NEW YORK – Daniel Geale is 33, a two-time champion and one of the slickest boxers in the middleweight division. He’s a former Olympian who as a pro went into Germany twice to win world titles, a feat about as challenging as, say, winning the Daytona 500 driving a beat up Buick. He’s intelligent, accomplished and fearless.
And on Saturday night, against Gennady Golovkin, nobody is giving Geale a chance.
"It’s not you," a reporter said to Geale this week. It’s just that until someone proves he can withstand the power of Golovkin (29-0), the 160-pound wrecking ball who has knocked out his last 16 opponents, who boasts a whopping 89.7 knockout percentage, it’s hard to believe anyone can.
“I definitely get that,” Geale said. “And that’s good. That’s what makes it exciting. There is going to be skepticism from people who think I can’t do it. But I’ve been in big fights. I’ve been in situations where people expected me to lose. I like this position.”
He’s right, of course. In 2011, Geale traveled to Germany to challenge Sebastian Sylvester for the IBF belt. A little context: Germany is widely regarded as one of the most difficult countries for a foreign fighter to win a decision. Geale topped Sylvester by a split decision. In 2012, Geale went back to Germany to face hometown hero Felix Sturm in a title unification fight. Again, Geale won a split decision.
“Both times the crowd was against us, the judges were against us,” said Geale’s promoter, Gary Shaw. “Both times he got the job done.”
But this is Golovkin, the man who has made legitimate contenders look like feeble amateurs. Matthew Macklin fought well in losing efforts to Sturm and Sergio Martinez in recent years. Golovkin dispatched him in three rounds. Curtis Stevens was one of the fastest-rising middleweight contenders last year, a former 168-pounder with a big punch. Golovkin battered him for eight rounds until his corner threw in the towel. Even sparring is a challenge. Golovkin’s trainer, Abel Sanchez, says he routinely sends home one or two fighters from every camp -- “good, high quality fighters,” Sanchez said -- because they can’t take Golovkin’s punches. Few, if any, fighters in boxing blend power and technique as well as Golovkin, who seems to improve with every fight.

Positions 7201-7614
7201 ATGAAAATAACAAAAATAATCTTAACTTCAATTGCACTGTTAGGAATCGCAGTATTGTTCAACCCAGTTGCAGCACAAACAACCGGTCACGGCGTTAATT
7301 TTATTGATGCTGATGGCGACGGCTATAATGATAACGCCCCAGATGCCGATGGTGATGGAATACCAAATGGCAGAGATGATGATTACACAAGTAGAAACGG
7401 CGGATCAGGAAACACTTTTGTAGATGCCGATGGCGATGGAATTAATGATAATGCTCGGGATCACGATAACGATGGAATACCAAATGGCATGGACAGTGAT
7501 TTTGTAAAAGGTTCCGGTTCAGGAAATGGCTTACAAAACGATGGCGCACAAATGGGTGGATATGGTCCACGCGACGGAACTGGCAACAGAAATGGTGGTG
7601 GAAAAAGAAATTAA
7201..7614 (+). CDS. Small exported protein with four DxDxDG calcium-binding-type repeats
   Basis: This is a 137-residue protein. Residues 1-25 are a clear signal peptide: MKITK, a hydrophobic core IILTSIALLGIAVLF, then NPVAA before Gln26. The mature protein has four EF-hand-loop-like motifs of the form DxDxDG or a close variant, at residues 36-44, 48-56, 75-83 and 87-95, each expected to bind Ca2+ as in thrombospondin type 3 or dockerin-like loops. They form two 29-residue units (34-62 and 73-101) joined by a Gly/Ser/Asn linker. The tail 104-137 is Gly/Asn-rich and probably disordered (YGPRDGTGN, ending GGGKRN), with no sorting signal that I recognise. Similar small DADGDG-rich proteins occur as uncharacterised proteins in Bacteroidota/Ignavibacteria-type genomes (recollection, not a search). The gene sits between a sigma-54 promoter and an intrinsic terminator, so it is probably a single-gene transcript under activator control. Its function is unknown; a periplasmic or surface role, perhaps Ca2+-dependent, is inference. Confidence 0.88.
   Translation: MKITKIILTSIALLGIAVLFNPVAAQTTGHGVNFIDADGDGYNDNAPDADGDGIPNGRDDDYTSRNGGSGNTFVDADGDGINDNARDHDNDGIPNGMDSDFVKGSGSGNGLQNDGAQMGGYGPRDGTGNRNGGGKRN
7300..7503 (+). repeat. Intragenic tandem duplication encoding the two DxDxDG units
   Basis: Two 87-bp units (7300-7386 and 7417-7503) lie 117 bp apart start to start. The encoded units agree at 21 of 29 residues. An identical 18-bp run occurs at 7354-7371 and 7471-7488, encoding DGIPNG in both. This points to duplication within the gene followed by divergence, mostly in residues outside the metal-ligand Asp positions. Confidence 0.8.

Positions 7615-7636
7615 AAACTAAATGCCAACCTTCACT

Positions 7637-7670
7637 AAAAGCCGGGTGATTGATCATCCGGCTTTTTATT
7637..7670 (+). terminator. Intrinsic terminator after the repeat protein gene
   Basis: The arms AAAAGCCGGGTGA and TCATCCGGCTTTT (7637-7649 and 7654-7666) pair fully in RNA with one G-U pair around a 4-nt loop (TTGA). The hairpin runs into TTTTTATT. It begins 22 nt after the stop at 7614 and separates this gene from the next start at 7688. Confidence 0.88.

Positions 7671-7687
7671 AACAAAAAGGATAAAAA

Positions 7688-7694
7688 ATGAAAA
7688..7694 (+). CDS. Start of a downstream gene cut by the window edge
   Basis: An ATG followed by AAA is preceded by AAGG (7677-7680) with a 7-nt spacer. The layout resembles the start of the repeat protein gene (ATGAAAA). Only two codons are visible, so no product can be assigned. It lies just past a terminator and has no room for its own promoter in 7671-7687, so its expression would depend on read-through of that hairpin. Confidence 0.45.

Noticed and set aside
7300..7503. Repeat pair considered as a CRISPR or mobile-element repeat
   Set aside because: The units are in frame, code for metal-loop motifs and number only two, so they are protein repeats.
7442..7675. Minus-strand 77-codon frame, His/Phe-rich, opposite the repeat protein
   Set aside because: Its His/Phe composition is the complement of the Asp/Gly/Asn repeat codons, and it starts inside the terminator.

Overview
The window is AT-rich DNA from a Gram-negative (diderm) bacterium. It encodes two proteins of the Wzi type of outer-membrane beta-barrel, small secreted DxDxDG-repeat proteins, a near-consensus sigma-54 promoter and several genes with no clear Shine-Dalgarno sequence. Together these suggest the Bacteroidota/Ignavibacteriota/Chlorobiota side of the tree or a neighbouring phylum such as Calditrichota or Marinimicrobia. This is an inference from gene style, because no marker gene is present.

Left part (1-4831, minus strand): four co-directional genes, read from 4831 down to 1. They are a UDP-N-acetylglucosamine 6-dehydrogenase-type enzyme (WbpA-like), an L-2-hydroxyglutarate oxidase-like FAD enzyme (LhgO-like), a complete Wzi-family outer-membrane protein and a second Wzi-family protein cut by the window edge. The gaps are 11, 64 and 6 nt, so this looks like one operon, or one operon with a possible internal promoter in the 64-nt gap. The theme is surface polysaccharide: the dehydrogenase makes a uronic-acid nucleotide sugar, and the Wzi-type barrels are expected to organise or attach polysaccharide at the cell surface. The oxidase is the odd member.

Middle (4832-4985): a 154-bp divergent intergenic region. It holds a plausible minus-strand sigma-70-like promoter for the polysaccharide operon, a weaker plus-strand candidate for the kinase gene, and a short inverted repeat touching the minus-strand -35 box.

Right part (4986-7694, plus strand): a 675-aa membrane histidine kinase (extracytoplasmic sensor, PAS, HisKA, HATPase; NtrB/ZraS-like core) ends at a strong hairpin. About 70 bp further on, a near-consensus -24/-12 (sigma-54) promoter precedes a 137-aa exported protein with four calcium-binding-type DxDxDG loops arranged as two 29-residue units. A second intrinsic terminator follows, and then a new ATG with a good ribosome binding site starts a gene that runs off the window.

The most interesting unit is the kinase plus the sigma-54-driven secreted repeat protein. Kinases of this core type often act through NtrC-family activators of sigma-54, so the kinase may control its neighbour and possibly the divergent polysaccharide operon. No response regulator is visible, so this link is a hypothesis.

For Geale (30-2), the key is not to be intimidated by the hype.
“I worry about the things that are important to me,” Geale said. “I worry more about what I’m going to do. I know what he can do. I’ve been training for that. But the best I can fight is going to beat him.”
Shaw understands the skepticism, too. When Shaw first met Geale, before the Sylvester fight, he didn’t believe this quiet, unassuming fighter would develop into much. But over the last three years, he has learned to never underestimate Geale’s abilities.
“You know, I compare Golovkin to [Mike] Tyson,” Shaw said. “The opponents who come in are scared. They feel they are beat before they get in the ring. They don’t really fight him. They land a couple of punches, then it ‘s like, ‘Oh my god, I landed a couple of punches, now I have to to go back into a defensive mode.’ Daniel is not that type of fighter. Daniel is not afraid of Golovkin. He has been asking for this fight for two years.
He is going to give angles. He has great head movement. He has great foot movement. He’s a volume puncher. Daniel is a [Evander] Holyfield type. He believes he is going to win the fight, his trainer believes it. It’s not false bravado. He really believes.”
Sanchez doesn’t believe Geale is intimidated. But Sanchez added that once Geale feels Golovkin's power, he will be.
“Everybody has the same reaction,” Sanchez said. “Stevens talked a lot, then once he got knocked down, he went into a shell. [Gabe] Rosado too. As soon as he got hit, he went on his bicycle. Guys think they know what they are getting into. They don’t.”
For Geale, Saturday’s matchup with Golovkin at Madison Square Garden (HBO, 9:30 pm) may be his last chance to establish himself in the U.S. He debuted stateside last summer, losing a narrow decision to Darren Barker. A defeat won’t finish him -- a lucrative showdown with newly minted IBF titleholder Sam Soliman, a fellow Aussie, is waiting for him -- but it would significantly diminish his appeal to U.S. TV. If anything, it tacks on another layer of pressure before the biggest fight of his career.
“Mentally I have been preparing for the toughest fight of my life,” Geale said. “It's going to be a tough fight against a very tough fighter. I have been confident throughout and I have been wanting to fight Gennady for a while. I believe that things happen for a reason and we are very excited about that.”